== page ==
Cookies on this website
We use cookies to ensure that we give you the best experience on our website. If you click 'Continue' we'll assume that you are happy to receive all cookies and you won't see this message again. Click 'Find out more' for information on how to change your cookie settings.

Children with Down syndrome (DS) have an increased risk of Acute Myeloid Leukaemia (ML-DS), particularly megakaryoblastic leukaemia, which is clonally -related to the neonatal myeloproliferative syndrome, Transient Abnormal Myelopoiesis (TAM) unique to infants with DS. Molecular, biological, and clinical data indicate that TAM is initiated before birth when fetal liver haematopoietic cells trisomic for chromosome 21 acquire mutations in GATA1. TAM usually resolves spontaneously by 6 months; however 20-30% subsequently develop ML-DS harbouring the same GATA1 mutation(s). This review focuses on recent studies describing haematological, clinical and biological features of TAM and discusses approaches to diagnose, treat and monitor minimal residual disease in TAM. An important unanswered question is whether ML-DS is always preceded by TAM as it may be clinically and possibly haematologically 'silent'. We have briefly discussed the role of population-based screening for TAM and development of treatment strategies to eliminate the preleukaemic TAM clone, thereby preventing ML-DS.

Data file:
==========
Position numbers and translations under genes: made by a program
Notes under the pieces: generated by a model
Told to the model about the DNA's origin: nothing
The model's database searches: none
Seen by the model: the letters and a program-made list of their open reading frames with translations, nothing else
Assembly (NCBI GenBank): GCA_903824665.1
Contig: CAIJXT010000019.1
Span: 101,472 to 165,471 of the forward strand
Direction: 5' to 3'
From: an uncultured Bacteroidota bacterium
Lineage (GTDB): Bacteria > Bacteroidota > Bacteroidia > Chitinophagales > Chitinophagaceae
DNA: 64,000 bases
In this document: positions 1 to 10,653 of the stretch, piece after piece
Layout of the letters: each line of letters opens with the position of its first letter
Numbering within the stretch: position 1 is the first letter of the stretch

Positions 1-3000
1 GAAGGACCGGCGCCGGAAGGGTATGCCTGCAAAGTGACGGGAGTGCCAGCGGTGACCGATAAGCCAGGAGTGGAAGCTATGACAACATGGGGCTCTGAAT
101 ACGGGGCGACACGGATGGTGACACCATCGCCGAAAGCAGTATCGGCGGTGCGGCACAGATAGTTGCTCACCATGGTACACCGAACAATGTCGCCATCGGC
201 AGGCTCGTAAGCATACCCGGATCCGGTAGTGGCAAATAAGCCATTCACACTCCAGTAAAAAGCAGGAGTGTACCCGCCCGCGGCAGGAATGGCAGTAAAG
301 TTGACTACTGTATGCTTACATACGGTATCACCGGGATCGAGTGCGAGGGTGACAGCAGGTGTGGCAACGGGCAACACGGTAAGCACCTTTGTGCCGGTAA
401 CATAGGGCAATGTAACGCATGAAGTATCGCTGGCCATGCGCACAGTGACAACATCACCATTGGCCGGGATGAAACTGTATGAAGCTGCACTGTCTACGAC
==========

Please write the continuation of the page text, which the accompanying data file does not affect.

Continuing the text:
Original publication

DOI

10.1016/j.siny.2012.02.010

Type

Journal

Semin Fetal Neonatal Med

Publication Date

08/2012

Volume

17

Pages

196 - 201

Keywords

Blood Cell Count, Blood Cells, Child, Child Development, Down Syndrome, GATA1 Transcription Factor, Humans, Infant, Infant, Newborn, Leukemia, Megakaryoblastic, Acute, Leukemia, Myeloid, Acute, Myelopoiesis, Neoplasm Regression, Spontaneous